Whistle & Fry–How Useful Are Vocal “Special Effects”?

Updated article originally published 24.2.12

Some singers can sing so high they can produce a distinctive upper register called Whistle; Mariah Carey is famous for it:

Mozart’s Queen Of The Night is often said to feature it in the highest notes, and most performers believe it is beyond their reach. 

At the other end of the vocal spectrum is the much more familiar beating pulse of Vocal Fry, the infrared to whistle’s ultraviolet. Fry is the sound we make naturally when we glide down below our lowest notes, a register that is much more accessible than whistle and is apparently gaining popularity in the spoken voice of some young American females:

–perhaps due to its appearance in the performance of singers like Britney Spears.

Here is an example from a different era; Mae West uses several vocal qualities, including speech with fry–in this short selection of some of her most delightful lines it is probably clearest in the very first clip:

When a singer strives to improve her or his vocal range they do not necessarily include these special registers in their thinking, but they are very much part of the repertoire of the human instrument and exploring these remote regions can enhance and enrich the core of our vocal range in unexpected ways.  A jazz-singing friend once shared with me her delight in discovering that whistling (the usual sort) back and forth with a caged bird lead to an appreciable increase in her vocal power. I did hear many years ago that Julee Cruise:

– whose ethereal vocals added so much to the soundtrack of Twin Peaks, experienced an increase in her range from three octaves to four after working on the music for the show. The implication was that it was the extreme breathiness of the performance that led to this unexpected benefit.

Your voice is the product of the interaction of your breath with the muscles of your mouth and throat, and as my Feldenkrais students know, exploring unfamiliar muscular activity can lead to unexpected gains in both mobility and ability. When I first wrote this article the inspiration came after playing with vocal fry for a whole afternoon in preparation for an upcoming workshop, and later discovering a dramatic increase in ease and volume while singing a song I did not usually find easy to perform without a warm-up.

The human instrument is easy to access; even a novice can imitate quite complex vocal sounds using our natural ability to mimic, but mastery requires gaining more sophisticated and consistent control of muscular functions that are naturally automatic and therefore only semi-conscious. It is easy to sense the tip of the tongue, less so the root; easy to move the lips at will, less so the soft palate; easy to siren by gliding up and down in pitch, less easy to allow the larynx to lift and lower independent of the note we are singing. Our ventricular (“false”) vocal folds close tightly in order to protect us from choking as we eat, but that automatic process can become problematic when we sing higher in pitch or strain when sing louder, consequently loud, high singing is more likely to lead to injury than crooning gently into a microphone. Exploring unusual vocal qualities may not translate directly into usable singing or acting skills, but they will expand your understanding and awareness of your instrument both consciously–as you learn to access these difficult registers at will­–and unconsciously, as all your hidden internal vocal structures become more integrated and available to you in performance.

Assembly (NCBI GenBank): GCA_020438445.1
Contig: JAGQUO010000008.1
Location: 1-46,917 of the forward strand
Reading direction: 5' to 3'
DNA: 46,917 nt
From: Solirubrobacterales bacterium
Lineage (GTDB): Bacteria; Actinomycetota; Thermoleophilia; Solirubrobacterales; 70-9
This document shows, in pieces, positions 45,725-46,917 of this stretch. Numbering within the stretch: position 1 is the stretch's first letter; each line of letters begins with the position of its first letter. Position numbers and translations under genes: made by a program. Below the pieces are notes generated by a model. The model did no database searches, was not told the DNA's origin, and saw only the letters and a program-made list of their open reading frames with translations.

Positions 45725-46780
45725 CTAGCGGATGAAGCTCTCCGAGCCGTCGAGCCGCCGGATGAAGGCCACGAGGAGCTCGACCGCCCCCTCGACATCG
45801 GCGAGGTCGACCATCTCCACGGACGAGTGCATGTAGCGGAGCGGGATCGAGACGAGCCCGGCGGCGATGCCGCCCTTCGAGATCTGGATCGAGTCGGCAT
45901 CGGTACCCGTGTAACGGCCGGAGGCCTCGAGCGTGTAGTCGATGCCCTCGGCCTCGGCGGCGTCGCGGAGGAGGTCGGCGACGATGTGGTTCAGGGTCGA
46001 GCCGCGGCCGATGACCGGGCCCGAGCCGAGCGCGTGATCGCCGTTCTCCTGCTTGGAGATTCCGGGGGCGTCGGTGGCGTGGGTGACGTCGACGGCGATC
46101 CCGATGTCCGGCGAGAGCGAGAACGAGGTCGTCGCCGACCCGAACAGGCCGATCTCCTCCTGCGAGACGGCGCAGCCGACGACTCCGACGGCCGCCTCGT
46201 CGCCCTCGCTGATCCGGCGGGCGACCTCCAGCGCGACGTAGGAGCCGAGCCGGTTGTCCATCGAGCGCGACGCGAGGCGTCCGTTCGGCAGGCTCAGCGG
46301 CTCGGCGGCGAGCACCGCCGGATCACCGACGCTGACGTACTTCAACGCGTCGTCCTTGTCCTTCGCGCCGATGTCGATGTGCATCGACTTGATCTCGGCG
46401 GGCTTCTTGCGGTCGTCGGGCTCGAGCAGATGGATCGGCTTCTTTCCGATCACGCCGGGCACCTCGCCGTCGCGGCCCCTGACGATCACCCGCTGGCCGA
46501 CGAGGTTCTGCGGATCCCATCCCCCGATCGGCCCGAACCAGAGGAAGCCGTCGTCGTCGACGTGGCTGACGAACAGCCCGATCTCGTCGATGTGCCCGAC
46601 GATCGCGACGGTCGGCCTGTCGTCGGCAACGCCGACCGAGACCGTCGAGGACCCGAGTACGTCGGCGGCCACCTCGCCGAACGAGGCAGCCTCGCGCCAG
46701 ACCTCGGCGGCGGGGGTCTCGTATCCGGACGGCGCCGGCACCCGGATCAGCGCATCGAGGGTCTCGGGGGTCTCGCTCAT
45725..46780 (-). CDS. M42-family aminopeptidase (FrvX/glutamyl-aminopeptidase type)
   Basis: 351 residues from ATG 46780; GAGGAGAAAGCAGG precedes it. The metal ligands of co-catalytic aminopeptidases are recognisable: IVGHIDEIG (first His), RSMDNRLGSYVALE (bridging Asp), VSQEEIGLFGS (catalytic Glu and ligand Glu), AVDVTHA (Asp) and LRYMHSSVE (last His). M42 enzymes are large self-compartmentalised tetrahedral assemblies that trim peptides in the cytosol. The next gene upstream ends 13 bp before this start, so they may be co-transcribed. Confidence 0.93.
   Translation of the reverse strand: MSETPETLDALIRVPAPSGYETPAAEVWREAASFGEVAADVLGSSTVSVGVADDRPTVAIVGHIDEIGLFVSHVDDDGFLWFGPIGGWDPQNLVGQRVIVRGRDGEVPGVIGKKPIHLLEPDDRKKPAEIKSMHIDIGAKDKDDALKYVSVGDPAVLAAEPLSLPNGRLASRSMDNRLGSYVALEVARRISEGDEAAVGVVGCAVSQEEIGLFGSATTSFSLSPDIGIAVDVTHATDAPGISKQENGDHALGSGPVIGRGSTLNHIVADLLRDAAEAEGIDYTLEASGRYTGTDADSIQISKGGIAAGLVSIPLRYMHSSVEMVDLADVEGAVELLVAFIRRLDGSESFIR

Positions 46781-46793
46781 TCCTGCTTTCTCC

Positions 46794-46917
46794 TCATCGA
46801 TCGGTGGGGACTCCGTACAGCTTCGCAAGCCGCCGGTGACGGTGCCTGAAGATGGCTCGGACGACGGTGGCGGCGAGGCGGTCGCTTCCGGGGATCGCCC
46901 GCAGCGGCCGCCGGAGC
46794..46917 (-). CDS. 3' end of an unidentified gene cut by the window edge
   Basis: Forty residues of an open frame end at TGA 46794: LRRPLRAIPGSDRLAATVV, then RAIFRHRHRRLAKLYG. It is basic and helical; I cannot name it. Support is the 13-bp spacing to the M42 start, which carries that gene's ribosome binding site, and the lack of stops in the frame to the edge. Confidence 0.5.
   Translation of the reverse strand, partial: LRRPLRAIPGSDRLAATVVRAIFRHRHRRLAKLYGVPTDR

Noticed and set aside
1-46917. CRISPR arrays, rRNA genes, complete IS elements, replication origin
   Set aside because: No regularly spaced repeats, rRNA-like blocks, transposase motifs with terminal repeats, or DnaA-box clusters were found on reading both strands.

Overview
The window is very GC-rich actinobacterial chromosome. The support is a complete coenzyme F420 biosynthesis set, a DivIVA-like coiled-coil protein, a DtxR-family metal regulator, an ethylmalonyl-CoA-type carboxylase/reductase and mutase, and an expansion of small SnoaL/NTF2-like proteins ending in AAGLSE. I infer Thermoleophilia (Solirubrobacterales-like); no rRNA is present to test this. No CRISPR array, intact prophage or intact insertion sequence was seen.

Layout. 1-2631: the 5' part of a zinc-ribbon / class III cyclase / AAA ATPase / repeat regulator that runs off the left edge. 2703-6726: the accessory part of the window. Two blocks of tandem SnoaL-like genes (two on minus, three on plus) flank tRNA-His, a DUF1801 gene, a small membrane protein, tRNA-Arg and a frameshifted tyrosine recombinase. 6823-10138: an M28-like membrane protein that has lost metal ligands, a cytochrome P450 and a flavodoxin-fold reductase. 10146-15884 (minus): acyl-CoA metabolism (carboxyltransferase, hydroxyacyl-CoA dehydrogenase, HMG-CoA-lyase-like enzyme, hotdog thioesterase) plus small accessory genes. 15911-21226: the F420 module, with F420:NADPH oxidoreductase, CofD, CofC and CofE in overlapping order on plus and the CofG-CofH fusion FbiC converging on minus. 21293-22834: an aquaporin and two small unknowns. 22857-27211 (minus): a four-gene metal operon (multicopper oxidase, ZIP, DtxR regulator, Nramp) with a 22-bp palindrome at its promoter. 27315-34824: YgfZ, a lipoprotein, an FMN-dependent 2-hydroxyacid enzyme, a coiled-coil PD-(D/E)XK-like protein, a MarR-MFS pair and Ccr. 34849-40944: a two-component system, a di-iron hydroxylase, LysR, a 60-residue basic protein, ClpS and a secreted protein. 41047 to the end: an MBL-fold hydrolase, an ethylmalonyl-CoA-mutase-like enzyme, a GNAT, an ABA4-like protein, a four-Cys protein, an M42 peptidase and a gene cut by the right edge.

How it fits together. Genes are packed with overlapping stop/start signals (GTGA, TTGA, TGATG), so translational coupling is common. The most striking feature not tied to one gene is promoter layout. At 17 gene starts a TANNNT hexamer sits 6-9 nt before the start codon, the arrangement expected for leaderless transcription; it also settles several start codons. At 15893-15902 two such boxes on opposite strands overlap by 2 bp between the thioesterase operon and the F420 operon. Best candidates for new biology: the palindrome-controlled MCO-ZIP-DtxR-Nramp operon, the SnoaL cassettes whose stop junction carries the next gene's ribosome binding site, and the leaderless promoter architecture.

My own trainers suggested that one should avoid using constricted false folds in vocal performance. Since that training a whole musical genre has emerged around these not-usually-vocal structures, known as Death Growl–here is a suitably scary example, even more spectacular for me that the singer is a woman. I always used to say to my young rock singing students that the simplest way to stay healthy was to monitor how their voice was the morning after the gig–if you wake up sore and croaky every time then you need to improve your technique or your vocal career may be short-lived, so it delights me that so many practitioners are teaching these astonishing techniques on YouTube:

The human voice is the most versatile sound-making instrument in nature (with the possible exception of those birds that can imitate chainsaws and camera shutters).

In the original article I did suggest that once you can access all of your voice your performances will become more natural and spontaneous. Now I would like to emphasise that ease in performance usually requires a certain amount of actual experience. The huge rise in community choirs is of benefit to anyone who wishes to gain more performance experience, as are “open mic” nights. In time the unique qualities of your fully-integrated voice will be revealed, and your on-stage presence and charisma will begin to emerge.

Here is one of my favourite examples of a true vocal master at work, Bobby McFerrin with the beautiful but rather unappreciated song  “Smile”:

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